The warm-up creates the first impression and sets the tone for your entire class. Too often, students consider this introductory segment something they just need to get through. They may even wander in late and be slow to get fired up. Why? Perhaps they sense the instructor feels ...
The BOSU® Balance Trainer has rapidly become part of our group fitness classes. Its versatility makes it a great addition to almost any format; however, it is essential to acclimate students to the dome’s uneven surface before warming up.
For a safe and successful class, teach participants how the body reacts on the BOSU by introducing moves that generate warmth in the muscles as well as the mind. This will help students adapt and feel more confident, opening the door to greater learning and participation.
Group fitness instructors have always been innovators, viewing movement as something they can continually make more creative and fun. High-low is an example of an evolution that worked. This mixed-intensity class followed on the injured heels
of the 1980s’ high-impact aerobics.
If you’re like most group fitness instructors, you’ve probably devoted a good deal of time to planning
innovative cardio workouts for your participants. But how much time have you spent worrying about the warm-ups for your cardio classes? Your cardio warm-ups may last only 5 or 10 minutes, but they deserve your attention, too.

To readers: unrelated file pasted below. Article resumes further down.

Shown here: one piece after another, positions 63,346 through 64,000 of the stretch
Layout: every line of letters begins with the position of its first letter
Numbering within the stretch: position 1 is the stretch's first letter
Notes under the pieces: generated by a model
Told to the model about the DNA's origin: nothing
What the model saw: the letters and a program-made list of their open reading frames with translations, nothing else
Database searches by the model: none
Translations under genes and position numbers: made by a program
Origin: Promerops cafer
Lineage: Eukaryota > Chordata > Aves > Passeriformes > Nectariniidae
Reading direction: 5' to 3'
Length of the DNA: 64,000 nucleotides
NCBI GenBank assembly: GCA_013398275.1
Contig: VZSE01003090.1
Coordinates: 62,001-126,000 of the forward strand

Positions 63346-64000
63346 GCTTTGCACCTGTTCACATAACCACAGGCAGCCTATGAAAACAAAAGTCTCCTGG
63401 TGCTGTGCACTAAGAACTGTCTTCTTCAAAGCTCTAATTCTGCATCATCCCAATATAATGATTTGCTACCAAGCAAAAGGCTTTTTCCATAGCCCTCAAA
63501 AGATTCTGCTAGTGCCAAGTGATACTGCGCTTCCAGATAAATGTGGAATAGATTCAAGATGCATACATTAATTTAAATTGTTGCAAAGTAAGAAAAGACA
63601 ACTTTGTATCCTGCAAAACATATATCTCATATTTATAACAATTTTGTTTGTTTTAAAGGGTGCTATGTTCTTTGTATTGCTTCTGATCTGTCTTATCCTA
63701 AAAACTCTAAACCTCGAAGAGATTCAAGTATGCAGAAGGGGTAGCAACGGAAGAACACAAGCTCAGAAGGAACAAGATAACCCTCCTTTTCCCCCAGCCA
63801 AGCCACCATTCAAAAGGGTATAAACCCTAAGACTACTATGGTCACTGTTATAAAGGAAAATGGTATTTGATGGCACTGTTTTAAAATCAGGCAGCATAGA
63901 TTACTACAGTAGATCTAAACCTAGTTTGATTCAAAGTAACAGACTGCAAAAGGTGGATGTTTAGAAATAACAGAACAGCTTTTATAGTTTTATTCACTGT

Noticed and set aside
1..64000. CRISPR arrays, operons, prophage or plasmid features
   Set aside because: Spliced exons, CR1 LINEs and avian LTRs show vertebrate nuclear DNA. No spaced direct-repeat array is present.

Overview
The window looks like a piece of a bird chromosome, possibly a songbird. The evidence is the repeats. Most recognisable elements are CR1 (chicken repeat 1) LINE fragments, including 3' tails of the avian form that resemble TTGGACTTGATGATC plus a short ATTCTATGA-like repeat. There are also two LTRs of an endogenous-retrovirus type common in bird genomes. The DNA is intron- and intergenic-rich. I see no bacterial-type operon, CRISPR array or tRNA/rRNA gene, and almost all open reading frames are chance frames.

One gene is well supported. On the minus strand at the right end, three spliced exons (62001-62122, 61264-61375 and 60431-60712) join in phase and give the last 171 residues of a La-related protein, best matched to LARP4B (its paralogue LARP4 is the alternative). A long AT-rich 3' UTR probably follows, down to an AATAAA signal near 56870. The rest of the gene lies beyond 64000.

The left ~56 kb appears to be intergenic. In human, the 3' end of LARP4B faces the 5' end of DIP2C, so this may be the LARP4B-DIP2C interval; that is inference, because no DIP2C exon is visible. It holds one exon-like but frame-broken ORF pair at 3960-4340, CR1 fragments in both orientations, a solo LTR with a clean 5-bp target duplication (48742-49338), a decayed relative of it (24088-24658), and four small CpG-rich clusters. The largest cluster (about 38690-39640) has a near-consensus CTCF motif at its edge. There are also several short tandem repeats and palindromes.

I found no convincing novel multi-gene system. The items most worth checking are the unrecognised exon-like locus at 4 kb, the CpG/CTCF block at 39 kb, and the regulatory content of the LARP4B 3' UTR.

Once upon a time, group fitness instructors started their strength training classes with a relatively static warm-up that consisted of single-joint movements, such as head circles, shoulder rolls backwards and forwards, and hip swings side to side. As the industry progressed, warm-ups became more varied and we branched out—maybe too far out! Today’s warm-up options range from no warm-up at all to 10-minute, low-impact cardio warm-ups, with many variations in between.
Some controversy surrounds the role that stretching exercises play in regard to fitness training, especially group fitness classes. Perhaps more than ever, debate is brewing about the proper time and place to stretch. Exactly when and what type of stretching exercises do we need to include in our classes? Although little definitive research is available on the subject, fitness experts are trying to reach a consensus.
Taking Clients to the Next Level of Concentration
How to use specific and effective mental techniques to improve performance during all components of an exercise session, from warm-up to cool-down.
wouldn't it be exciting if your students could be more focused all of the time? Most regular exercisers know that mental preparation is essential to improving
Y T O M S
ouldn't it be awesome if yo...
By Paula Anderson, MS
The Active Range Warm-Up:
Getting Hotter With Time
n the early days of group fitness when everyone wore leg warmers and exercised to Jane Fonda tapes, the warm-up portion of a typical cardio conditioning class included moves borrowed from ballet, jazz dance and yoga. Unending head turns, pli...